May 16, 2000 More powerful shocks of electroconvulsive therapy (ECT) speed relief of depression, researchers at Wake Forest University Baptist Medical Center and two other centers report in the May 15 issue of Archives of General Psychiatry, an American Medical Association publication.
At the same time, the larger shocks increase temporary loss of memory -- even for autobiographical facts, said W. Vaughn McCall, M.D., M.S., associate professor of psychiatry and behavioral medicine and lead investigator.
ECT, also known as shock treatment, has been used for years for patients who have what psychiatrists refer to as "major depressive episode." In more recent years, doctors have been testing whether applying a shock to just one side of the brain would relieve depression as well as applying ECT to both sides of the brain, while decreasing side effects.
At lower doses, "the antidepressant efficacy [of treating one side of the brain] has been low compared with bilateral ECT," McCall reported.
The new study compared patients given a moderate ECT dose with those given high-dose treatments, both only on the right side. The moderate dose was a variable amount, linked to 2.25 times the patient's "initial seizure threshold," the point at which shock induces a convulsion. The high dose was the same fixed amount for all patients.
The team reported that 66.7 percent of patients on the high dose treatment experienced relief of depression, compared to 38.9 percent of those on the moderate, variable dose.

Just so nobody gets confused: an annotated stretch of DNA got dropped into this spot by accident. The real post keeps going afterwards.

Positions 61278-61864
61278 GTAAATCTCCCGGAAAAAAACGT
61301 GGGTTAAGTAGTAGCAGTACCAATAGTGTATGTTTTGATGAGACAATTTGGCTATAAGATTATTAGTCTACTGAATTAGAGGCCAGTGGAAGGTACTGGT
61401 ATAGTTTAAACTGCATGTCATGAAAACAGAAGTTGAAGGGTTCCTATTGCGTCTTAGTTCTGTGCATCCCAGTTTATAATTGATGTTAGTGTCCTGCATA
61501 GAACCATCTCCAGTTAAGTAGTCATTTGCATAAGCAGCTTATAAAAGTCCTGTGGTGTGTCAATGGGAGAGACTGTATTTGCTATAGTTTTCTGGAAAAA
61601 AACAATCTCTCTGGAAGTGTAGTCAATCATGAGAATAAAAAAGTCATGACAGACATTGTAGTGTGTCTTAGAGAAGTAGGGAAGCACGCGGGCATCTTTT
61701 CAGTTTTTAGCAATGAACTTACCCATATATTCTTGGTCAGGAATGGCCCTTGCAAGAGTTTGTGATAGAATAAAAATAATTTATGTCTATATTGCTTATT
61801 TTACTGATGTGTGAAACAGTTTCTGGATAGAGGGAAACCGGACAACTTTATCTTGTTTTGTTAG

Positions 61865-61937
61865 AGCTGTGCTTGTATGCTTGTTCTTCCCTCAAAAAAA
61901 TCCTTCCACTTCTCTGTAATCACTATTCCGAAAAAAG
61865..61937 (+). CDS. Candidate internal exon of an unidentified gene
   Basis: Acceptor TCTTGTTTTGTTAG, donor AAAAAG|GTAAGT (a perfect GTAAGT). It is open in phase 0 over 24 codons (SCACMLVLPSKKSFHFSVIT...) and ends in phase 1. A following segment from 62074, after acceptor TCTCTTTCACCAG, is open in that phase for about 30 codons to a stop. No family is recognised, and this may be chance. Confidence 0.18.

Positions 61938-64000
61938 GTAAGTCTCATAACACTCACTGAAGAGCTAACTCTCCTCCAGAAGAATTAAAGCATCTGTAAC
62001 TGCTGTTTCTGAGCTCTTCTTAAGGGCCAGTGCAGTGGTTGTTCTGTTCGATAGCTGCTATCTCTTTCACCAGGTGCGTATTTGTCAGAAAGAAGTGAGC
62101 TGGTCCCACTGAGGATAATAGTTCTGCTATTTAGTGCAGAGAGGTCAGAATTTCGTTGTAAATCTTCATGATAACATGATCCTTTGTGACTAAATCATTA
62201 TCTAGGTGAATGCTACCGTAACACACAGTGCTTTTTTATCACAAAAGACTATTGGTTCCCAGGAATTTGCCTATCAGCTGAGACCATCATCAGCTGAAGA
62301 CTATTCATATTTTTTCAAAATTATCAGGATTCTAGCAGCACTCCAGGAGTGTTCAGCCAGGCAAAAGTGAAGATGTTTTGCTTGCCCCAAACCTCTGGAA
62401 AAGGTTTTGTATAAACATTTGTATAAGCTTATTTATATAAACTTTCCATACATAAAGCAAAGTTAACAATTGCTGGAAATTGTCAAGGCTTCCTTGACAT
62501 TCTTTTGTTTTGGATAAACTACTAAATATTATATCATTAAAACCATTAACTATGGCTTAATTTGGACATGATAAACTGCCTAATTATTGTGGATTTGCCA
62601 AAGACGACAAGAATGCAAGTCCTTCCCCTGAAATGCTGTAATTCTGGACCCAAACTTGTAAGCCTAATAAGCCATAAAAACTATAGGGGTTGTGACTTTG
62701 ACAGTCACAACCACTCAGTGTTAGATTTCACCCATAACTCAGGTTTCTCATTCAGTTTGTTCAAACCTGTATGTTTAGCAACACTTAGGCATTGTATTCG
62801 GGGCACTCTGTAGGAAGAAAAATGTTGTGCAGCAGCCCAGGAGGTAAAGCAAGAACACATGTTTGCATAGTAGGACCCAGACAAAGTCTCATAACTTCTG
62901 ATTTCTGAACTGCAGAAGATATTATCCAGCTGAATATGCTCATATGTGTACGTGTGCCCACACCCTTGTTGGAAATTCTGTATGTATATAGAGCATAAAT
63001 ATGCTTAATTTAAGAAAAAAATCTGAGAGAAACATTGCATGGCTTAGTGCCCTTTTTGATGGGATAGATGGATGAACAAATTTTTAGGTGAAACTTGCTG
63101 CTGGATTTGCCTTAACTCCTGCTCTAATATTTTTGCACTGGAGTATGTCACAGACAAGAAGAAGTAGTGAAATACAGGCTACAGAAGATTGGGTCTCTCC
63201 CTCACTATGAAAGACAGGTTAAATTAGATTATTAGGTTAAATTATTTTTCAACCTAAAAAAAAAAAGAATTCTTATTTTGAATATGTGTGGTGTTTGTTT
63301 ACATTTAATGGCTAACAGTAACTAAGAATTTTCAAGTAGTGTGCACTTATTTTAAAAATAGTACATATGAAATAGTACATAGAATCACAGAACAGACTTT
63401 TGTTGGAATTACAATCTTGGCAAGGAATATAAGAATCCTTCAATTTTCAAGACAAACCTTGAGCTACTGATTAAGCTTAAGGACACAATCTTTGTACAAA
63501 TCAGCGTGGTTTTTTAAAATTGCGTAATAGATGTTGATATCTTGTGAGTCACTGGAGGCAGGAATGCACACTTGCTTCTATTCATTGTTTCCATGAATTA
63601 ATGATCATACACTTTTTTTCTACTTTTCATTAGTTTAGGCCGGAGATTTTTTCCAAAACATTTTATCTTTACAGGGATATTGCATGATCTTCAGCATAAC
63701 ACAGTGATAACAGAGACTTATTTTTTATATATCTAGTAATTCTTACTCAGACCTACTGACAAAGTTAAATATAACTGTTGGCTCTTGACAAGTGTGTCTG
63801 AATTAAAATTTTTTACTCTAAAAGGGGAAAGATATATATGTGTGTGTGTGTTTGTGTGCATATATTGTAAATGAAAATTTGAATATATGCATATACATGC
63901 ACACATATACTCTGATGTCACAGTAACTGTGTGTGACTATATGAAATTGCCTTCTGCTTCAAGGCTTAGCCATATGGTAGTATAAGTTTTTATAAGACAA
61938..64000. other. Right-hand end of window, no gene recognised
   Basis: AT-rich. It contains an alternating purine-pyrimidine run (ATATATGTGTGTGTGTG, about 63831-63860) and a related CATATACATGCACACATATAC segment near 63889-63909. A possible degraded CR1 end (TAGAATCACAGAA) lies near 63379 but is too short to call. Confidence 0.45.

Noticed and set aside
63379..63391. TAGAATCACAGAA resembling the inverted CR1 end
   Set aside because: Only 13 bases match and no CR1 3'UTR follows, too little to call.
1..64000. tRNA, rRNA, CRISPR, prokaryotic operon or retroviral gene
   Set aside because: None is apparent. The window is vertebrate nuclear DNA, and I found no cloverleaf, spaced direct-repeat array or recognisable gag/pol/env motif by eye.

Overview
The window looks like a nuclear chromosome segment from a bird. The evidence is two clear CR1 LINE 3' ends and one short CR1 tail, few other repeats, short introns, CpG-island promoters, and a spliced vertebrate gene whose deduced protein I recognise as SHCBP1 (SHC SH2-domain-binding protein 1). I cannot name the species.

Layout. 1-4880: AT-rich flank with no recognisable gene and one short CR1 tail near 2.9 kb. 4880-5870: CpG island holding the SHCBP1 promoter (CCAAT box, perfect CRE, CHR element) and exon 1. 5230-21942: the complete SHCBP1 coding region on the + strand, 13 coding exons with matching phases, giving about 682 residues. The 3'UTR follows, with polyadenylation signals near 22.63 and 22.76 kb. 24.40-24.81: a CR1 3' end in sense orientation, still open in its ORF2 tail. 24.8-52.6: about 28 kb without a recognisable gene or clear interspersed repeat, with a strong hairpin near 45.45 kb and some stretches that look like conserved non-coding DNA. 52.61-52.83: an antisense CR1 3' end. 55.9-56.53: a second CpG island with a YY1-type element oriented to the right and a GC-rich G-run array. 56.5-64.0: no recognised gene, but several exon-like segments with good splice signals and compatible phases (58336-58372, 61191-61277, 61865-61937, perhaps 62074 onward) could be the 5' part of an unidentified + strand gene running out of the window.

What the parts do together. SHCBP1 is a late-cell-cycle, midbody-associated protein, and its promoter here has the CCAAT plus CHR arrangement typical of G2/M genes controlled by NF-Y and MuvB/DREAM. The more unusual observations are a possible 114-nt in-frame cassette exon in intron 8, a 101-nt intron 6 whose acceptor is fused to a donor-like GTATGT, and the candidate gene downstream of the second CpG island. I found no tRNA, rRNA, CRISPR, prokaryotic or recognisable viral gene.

Nonetheless, nine of the 72 patients studied were removed from the protocol "because of insufficient clinical response" and switched to the more traditional bilateral ECT.
The investigators determined that the higher the ECT dose, the greater the efficacy.
"The difference in antidepressant efficacy for the two groups has practical implications," McCall said. A typical course of therapy is six to eight treatments at the rate of three per week. The patients on the moderate dose ended up with an average of 1 1/2 additional ECT treatments, which means their complete course of ECT lasted an additional 3 1/2 days.
The team found temporary memory disturbances, using a test called the Mini Mental State Exam, among both groups. The rate of cognitive disturbance among the high dose group was 30.3 percent, compared to just 6.7 percent among the moderate group. It also took the high dose group longer to get reoriented.
And the high dose group had more trouble with autobiographical items. "Typical examples of autobiographic memory loss include inability to remember events in the last few weeks," said McCall. "For example, if a person had ECT during May, then their memory of what had happened in the months of April and May would be at risk of being forgotten, perhaps forever. In contrast, more distant memories, such as Thanksgiving or Christmas, are likely to be preserved."
McCall reported that increasing the ECT dose had an bigger effect on memory than on depression. "We routinely discuss these memory effects with patients prior to ECT, and most patients find this an acceptable trade for a chance at having their depression relieved."
Modern ECT is vastly different from ECT of the 50s and 60s as portrayed in the movies. It is administered under anesthesia and the convulsion is extremely limited, causing only a slight tremor in the patient that can barely be seen.
The researchers also included David M. Reboussin, Ph.D., of the Department of Public Health Sciences, Richard D. Weiner, M.D., Ph.D., of the Department of Psychiatry at Duke University School of Medicine, and Harold A. Sackeim, Ph.D., of the Departments of Psychiatry and Radiology at the College of Physicians and Surgeons, Columbia University.
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